US Postal Service controversy: why Donald Trump blocked funds to the USPS - and if new chief Louis DeJoy is trying to fix the election

Opinion polls continue to show Trump trailing in popularity to Joe Biden, and the President obviously sees mail-in ballots as a threat to his position

As the number of coronavirus cases and deaths continues to rise across the United States ahead of the country's 3 November election, thoughts are turning to mail-in ballots.

This form of voting allows citizens to cast their votes in the presidential election, while not having to attend their local polling station and risk contracting the virus.

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However, current President Donald Trump has expressed concern about an increase in postal ballots, and has actively moved to make it harder for Americans to vote via post.

(Photo: Scott Olson/Getty Images)

The worrying news comes as experts revealed concern about catching Covid-19 could keep up to half of the electorate away from in-person voting.

Here's everything you need to know.

Why is Donald Trump against postal votes?

As opinion polls continue to show Trump trailing in popularity to presumed Democratic nominee Joe Biden, the President obviously sees mail-in ballots as a threat to his position.

(Photo: Justin Sullivan/Getty Images)

His opinions on the system were first made known in May when he tweeted, "There is NO WAY (ZERO!) that Mail-In Ballots will be anything less than substantially fraudulent.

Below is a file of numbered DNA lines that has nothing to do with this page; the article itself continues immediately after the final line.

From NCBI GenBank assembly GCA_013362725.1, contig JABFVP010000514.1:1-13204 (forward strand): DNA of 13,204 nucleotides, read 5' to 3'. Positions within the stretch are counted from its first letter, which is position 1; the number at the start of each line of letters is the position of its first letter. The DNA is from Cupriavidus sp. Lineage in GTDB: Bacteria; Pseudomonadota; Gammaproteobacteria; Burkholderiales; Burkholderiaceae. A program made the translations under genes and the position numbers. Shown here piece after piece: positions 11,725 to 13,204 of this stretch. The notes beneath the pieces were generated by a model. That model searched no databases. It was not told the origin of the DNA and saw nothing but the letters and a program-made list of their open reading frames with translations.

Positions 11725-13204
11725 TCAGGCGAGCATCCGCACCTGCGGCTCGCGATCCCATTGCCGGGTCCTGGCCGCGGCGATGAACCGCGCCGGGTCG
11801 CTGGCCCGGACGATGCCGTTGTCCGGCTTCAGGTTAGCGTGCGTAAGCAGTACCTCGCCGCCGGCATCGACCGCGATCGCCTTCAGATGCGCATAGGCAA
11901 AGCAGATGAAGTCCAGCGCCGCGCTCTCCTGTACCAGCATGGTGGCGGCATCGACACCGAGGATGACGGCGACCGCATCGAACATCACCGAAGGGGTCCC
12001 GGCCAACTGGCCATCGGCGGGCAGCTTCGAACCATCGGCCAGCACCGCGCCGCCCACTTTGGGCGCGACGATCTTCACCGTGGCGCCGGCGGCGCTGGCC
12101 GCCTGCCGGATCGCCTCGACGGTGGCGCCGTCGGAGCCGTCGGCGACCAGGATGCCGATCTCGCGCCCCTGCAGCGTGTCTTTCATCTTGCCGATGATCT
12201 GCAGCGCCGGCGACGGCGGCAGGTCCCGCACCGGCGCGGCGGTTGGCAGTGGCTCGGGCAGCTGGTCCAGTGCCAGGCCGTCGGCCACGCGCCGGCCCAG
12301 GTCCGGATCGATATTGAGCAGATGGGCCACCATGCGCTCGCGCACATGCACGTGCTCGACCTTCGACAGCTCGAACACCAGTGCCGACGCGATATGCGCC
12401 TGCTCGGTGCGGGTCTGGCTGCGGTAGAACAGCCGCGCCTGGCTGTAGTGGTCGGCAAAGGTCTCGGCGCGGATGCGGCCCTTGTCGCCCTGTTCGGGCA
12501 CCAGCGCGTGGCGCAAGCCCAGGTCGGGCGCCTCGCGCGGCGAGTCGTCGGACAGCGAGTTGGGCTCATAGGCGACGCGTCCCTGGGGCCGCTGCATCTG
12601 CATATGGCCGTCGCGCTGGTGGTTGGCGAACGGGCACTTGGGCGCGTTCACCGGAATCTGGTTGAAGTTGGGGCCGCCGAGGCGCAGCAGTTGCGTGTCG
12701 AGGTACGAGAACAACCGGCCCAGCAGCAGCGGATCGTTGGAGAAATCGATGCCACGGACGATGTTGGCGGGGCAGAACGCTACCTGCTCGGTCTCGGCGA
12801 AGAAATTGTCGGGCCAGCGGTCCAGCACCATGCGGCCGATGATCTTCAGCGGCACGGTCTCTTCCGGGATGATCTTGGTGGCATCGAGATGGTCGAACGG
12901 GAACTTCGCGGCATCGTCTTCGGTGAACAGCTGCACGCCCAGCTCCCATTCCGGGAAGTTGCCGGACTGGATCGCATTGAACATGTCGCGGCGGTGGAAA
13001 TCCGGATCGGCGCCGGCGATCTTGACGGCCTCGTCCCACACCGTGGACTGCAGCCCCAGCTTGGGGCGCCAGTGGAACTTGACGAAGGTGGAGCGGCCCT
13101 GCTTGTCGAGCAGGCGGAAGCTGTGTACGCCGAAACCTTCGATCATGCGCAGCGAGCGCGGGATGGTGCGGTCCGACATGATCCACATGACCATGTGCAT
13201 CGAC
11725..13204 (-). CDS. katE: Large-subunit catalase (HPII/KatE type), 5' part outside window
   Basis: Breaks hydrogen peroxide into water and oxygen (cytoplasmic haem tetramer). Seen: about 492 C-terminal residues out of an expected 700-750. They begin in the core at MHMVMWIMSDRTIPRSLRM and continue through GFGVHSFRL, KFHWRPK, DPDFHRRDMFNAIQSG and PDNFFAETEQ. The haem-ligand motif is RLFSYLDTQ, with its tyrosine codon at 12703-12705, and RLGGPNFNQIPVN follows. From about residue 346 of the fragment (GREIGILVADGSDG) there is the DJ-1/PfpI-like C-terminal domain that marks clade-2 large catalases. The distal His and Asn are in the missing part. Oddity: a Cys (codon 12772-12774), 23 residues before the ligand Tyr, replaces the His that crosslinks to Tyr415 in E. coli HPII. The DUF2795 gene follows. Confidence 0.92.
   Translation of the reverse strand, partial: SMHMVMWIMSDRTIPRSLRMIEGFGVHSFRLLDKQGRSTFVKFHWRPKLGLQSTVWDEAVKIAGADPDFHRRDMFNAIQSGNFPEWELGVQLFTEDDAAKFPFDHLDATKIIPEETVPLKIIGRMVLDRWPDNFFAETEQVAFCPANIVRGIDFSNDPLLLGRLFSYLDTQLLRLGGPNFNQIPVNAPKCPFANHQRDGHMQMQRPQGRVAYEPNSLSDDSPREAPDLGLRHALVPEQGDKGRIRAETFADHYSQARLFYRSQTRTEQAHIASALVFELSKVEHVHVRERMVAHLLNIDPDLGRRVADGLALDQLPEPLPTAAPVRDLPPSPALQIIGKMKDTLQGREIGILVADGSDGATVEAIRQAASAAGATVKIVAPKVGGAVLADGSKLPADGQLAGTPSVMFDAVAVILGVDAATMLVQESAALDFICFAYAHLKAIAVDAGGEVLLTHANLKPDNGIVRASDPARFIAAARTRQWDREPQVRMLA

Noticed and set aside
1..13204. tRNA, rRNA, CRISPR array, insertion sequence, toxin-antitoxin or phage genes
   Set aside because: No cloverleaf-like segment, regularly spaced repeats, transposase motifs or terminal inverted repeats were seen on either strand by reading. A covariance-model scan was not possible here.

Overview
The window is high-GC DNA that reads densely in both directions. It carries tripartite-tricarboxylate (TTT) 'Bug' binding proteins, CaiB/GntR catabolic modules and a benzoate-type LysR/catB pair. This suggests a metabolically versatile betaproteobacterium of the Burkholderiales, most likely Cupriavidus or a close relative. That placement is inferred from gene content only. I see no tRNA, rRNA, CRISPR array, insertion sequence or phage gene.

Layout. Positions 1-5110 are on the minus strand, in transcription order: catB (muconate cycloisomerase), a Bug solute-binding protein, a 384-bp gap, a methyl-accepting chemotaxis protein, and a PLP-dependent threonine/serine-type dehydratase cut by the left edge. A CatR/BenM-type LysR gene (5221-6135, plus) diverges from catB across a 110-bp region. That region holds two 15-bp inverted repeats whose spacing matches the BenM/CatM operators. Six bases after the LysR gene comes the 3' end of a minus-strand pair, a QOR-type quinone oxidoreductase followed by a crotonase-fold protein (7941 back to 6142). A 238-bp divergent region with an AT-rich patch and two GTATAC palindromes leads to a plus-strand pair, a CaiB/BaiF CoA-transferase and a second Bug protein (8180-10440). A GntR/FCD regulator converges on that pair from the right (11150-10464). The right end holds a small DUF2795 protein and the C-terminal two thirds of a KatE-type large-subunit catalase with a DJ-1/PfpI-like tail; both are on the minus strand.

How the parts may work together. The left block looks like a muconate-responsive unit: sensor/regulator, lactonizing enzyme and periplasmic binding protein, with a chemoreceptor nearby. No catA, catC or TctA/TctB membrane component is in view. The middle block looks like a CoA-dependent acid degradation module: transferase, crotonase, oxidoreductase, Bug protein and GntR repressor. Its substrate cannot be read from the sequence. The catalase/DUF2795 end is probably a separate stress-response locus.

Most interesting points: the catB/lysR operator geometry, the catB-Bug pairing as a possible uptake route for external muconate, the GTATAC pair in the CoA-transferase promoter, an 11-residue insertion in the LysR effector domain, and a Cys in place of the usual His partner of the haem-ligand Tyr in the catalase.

"Mail boxes will be robbed, ballots will be forged & even illegally printed out & fraudulently signed."

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His claims were deemed to be so unsubstantiated, Twitter added a fact-check label to the President's posts for the first time in history, and said Trump "falsely claimed that mail-in ballots would lead to 'a Rigged Election’.

"However, fact-checkers say there is no evidence that mail-in ballots are linked to voter fraud.”

Are postal votes secure?

Five states, including Washington, Oregon and Colorado, currently conduct their elections entirely via mail-in ballot, and experts have said the mail-in voting system is safe from tampering. It is a system that Trump himself has used in the past.

Trump claimed that California will send mail-in ballots to "anyone living in the state, no matter who they are or how they got there."

In fact, only registered voters will receive ballots.

What's happening now?

Ahead of the election, the United States Postal Service (USPS) has warned that millions of mail-in ballots may not arrive in time to be counted in the election. Critics have blamed Louis DeJoy, the new head of the USPS, and an outspoken and loyal Trump supporter.

In a letter published on Sunday 16 August, Nancy Pelosi, the Speaker of the US House of Representatives, described DeJoy as "one of the top Trump mega-donors", and said he has "proven a complicit crony as he continues to push forward sweeping new operational changes."

According to Pelosi, these changes "degrade postal service, delay the mail, and - according to the Postal Service itself - threaten to deny the ability of eligible Americans to cast their votes through the mail in the upcoming elections in a timely fashion.”

Previously, President Trump told Fox News he would be denying additional funding to the USPS, saying "if we don't make a deal, that means they don't get the money. That means they can't have universal mail-in voting, they just can't have it."

What can be done?

Pelosi is leading the charge to protect America's Postal Service.

She's recalling the House - which was expected to be in recess until September unless a coronavirus relief agreement required a vote - and urging representatives to vote on a new bill that would prohibit the USPS from introducing any changes to its services.

The Delivering for America Act would not allow the Postal Service to implement any changes to operations or level of service it had in place on 1 January 2020.

A date for the vote has not yet been announced, but it is expected to take place in the coming week.